The nature of our democracy in the United States allows for judicial review, which can overturn or interpret particular aspects of the law.  This means that even if you have the official text of the code of law, you might not know the actual law or how it is applied.  To determine the full law, you must refer to other sources.

With The State Decoded, for states we are able to include opinions and cases via Court Listener’s API.  However, we don’t have a reliable way of showing these for cities.  And decisions in courts can frequently impact potential future decisions in other courts on similar topics, even if they’re not covering the same jurisdiction.

Pending legislation may also change the law in the future, and that’s a good thing for people to know about – as the law as written today may change tomorrow.  A bill that’s already been enacted may not take effect until a particular date in the future.

The Law Does Not Mean The Same Thing in Different Places

Since the definitions of particular terms are specific to a given place – or even a specific section of code for a particular place – these terms are not universal, which makes it hard to compare laws directly.  In one city, a month may be 30 days, or 31, or specific to a given reference for a month.

There have been some attempts at creating an ontology of law to provide a way of universally comparing similar ideas.  However, since the law is written in Word or WordPerfect in most places, this metadata has to be added downstream, and is not easily automated.

Standards, Formats, and Standard Formats

Standards in data are critical for making tools interoperable.  It’s important to use existing standards whenever possible to make sure that in the future everyone’s tools will be able to talk to each other and share data.  Whenever possible, you should try to leverage popular existing standards for your data interfaces, and should almost never invent your own!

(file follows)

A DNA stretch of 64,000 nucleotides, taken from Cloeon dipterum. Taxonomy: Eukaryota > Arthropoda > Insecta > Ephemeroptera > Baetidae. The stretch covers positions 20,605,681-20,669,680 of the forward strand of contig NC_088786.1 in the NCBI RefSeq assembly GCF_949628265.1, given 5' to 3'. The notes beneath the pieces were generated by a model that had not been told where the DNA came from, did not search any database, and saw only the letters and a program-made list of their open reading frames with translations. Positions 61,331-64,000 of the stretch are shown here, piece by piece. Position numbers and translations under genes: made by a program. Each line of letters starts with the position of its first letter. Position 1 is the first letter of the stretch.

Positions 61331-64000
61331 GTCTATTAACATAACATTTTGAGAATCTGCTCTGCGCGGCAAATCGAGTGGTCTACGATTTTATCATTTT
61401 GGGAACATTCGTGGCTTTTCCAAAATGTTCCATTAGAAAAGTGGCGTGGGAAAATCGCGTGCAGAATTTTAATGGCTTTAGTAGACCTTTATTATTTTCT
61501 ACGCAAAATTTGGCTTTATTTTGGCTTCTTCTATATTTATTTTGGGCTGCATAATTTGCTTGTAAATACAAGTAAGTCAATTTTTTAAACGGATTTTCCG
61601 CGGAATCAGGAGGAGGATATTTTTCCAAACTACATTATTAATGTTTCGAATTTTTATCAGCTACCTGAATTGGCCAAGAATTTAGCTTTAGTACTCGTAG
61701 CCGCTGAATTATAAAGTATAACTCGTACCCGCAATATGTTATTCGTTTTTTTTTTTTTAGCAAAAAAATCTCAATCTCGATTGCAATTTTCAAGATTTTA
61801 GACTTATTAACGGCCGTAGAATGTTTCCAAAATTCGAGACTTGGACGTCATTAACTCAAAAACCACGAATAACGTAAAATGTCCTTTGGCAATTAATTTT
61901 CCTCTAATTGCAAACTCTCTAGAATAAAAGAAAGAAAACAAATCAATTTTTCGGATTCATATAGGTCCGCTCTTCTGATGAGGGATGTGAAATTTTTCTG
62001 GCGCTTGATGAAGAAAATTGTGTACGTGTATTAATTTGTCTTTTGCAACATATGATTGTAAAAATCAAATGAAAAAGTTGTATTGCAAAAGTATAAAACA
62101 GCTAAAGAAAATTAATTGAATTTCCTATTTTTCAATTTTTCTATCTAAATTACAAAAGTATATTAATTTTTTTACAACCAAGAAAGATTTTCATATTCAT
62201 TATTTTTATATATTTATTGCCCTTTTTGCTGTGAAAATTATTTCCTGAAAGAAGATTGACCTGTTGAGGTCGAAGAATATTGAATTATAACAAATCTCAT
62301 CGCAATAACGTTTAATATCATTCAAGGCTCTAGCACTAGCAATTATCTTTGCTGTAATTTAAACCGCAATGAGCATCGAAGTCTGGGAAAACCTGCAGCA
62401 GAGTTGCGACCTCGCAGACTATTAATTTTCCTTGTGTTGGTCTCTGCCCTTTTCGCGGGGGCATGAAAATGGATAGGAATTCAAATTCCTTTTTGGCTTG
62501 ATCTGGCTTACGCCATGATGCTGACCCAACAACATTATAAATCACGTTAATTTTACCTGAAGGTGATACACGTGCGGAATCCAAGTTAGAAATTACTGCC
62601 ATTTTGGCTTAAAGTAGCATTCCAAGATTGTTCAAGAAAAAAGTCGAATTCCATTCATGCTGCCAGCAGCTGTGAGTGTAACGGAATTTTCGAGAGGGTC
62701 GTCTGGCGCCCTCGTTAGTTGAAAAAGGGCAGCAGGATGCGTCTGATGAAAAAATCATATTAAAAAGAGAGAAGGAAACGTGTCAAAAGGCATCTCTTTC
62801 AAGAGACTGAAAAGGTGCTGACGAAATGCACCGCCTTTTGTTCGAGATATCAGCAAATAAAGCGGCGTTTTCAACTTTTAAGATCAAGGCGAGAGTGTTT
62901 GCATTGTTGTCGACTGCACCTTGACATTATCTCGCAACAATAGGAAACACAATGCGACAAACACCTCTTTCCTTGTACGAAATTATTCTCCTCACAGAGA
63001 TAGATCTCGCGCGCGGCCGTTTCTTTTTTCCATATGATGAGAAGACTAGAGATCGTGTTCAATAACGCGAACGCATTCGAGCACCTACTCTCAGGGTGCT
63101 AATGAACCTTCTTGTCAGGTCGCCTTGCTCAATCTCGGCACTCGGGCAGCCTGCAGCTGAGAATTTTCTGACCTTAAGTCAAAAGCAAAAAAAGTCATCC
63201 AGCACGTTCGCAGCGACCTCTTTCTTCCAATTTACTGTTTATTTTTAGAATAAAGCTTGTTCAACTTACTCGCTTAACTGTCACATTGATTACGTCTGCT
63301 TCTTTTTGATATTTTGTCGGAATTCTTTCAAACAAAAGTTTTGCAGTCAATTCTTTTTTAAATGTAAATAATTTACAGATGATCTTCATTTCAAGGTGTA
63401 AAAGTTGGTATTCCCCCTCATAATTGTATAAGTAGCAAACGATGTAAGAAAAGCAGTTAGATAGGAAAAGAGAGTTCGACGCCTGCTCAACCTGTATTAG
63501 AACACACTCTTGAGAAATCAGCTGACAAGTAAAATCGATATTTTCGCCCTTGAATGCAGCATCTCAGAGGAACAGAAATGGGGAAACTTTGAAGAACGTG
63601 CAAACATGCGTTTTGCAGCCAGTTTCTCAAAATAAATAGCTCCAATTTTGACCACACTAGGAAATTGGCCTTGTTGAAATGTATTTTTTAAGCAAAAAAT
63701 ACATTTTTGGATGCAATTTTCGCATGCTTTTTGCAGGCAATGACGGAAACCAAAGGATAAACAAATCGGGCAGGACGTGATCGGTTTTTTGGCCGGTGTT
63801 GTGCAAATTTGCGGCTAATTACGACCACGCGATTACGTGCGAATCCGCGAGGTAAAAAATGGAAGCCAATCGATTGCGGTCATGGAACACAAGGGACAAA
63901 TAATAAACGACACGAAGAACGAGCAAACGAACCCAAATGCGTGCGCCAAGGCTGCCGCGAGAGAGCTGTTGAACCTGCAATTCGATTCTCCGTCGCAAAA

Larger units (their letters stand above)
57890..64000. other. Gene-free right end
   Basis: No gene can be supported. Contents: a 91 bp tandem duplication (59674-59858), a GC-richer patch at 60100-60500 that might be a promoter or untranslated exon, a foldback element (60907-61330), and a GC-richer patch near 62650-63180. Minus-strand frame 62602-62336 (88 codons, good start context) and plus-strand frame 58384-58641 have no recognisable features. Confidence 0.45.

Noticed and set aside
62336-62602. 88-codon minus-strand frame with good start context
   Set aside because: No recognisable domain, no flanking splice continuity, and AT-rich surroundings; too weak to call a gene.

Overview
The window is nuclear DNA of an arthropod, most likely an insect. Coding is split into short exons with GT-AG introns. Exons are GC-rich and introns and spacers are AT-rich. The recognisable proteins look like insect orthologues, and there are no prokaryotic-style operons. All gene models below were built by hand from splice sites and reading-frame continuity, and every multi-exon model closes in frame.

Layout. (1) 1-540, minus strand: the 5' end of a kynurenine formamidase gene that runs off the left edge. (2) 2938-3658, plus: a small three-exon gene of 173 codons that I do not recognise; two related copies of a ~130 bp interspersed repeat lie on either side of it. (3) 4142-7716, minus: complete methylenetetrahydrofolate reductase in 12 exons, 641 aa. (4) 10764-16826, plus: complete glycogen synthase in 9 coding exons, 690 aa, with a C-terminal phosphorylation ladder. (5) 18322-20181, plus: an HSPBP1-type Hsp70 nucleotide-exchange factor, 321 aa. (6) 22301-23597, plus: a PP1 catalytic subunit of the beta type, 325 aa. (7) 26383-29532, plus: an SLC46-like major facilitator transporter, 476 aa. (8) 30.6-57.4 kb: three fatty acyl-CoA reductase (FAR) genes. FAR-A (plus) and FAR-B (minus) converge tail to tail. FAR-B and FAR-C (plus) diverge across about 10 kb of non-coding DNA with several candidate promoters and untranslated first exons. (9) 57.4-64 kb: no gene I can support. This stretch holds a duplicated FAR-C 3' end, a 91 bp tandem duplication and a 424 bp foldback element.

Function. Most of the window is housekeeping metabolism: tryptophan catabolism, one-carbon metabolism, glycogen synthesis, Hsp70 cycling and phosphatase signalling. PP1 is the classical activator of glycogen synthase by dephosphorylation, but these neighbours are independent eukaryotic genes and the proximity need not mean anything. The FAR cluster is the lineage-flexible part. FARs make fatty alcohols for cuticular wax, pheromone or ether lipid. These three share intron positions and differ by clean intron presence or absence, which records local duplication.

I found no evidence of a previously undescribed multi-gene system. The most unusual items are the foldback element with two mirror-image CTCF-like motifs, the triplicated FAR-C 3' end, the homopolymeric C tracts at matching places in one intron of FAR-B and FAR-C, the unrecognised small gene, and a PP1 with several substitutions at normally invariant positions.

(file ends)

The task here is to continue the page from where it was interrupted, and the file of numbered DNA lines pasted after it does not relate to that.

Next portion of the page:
When work began on The State Decoded, there were no obvious standard formats for legal code.  I wrote in more detail about standards for the law a few years back.  Since that time, Akoma Ntoso (A.N.) has become the most popular standard format to distribute legal code internationally.  It’s an XML schema which provides everything you need to break up the law into usable data.  A similar format, USLM, is used by the US House of Representatives and we used to focus on that for compatability.  However, USLM lacks the flexibility of Akoma Ntoso for different types of documents, and A.N. has become much simpler to implement.  It also allows for additional microformats within the data, which helps with the ontology problem.

In general, you’ll need a way to store highly structured data to properly represent the law.  XML is ideal because it can handle the nesting and inline markup associated with legal code.  JSON is not a good choice, since it’s designed for strict hierarchical structures and is awful at inline markup.

For database storage, many groups use eXistdb, which stores XML documents natively – however, since both MySQL and PostgreSQL now have native support for XML and XPath similar to eXistdb, they are fantastic choices for this.  I strongly recommend breaking up the law code into sections for each record, rather than keeping structures together or breaking things into paragraphs, as this makes it much easier to work with the data.

And that’s just to start

There will undoubtedly be more issues that come up that I haven’t run into yet, but above are a lot of the ones I’ve run into over the last three years.  If you encounter others or know something I don’t, please get in touch and let me know!



Harlan Yu points out, “Another fun example: 26 USC 401(e) & (j) were repealed but subsections not renumbered b/c everyone refers to 401(k).” (original)

Kristin Hodgins says that Canada is similar to the US in most of these, except copyright: “Unlike in the US, s 12 of Canada’s Copyright Act provides for crown copyright, which applies to all govt publications. Some Cdn jurisdictions provide licence to freely reproduce legislation.” (original)